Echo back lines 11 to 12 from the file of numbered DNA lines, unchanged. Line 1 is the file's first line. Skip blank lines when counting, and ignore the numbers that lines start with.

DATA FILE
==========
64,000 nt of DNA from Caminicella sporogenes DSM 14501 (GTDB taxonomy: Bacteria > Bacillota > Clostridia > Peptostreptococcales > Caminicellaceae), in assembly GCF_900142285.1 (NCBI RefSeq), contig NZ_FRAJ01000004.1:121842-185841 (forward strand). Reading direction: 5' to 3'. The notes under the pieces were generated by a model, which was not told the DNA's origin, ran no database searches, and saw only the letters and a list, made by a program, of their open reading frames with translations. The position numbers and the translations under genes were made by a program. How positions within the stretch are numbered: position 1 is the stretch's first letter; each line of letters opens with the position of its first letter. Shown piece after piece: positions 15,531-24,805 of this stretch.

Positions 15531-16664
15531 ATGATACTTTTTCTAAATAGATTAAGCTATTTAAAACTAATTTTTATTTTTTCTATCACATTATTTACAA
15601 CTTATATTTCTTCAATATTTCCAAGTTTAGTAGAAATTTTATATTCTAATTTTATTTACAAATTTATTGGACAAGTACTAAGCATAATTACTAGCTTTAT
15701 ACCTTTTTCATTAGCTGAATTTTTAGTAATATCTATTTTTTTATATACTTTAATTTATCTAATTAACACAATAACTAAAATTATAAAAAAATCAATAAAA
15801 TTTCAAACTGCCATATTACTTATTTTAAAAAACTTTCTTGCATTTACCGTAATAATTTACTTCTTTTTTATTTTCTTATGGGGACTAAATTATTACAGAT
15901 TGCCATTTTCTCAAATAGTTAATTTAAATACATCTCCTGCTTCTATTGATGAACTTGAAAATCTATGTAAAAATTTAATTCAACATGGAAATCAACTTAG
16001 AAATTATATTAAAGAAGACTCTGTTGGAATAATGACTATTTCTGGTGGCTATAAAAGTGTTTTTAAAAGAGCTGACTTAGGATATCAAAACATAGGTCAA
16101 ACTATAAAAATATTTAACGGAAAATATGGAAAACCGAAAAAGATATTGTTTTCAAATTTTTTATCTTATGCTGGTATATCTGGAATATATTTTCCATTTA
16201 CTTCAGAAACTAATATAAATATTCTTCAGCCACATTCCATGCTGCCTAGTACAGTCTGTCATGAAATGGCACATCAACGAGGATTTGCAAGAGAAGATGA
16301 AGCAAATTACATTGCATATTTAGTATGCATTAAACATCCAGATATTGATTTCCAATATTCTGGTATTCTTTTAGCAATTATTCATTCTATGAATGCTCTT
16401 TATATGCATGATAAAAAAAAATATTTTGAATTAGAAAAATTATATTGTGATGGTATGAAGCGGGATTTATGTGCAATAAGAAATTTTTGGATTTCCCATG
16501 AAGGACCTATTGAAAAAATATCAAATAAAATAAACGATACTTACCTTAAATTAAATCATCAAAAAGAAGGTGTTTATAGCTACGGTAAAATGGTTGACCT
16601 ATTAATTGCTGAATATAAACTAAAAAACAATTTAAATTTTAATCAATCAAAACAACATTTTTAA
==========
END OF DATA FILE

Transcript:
16301 AGCAAATTACATTGCATATTTAGTATGCATTAAACATCCAGATATTGATTTCCAATATTCTGGTATTCTTTTAGCAATTATTCATTCTATGAATGCTCTT
16401 TATATGCATGATAAAAAAAAATATTTTGAATTAGAAAAATTATATTGTGATGGTATGAAGCGGGATTTATGTGCAATAAGAAATTTTTGGATTTCCCATG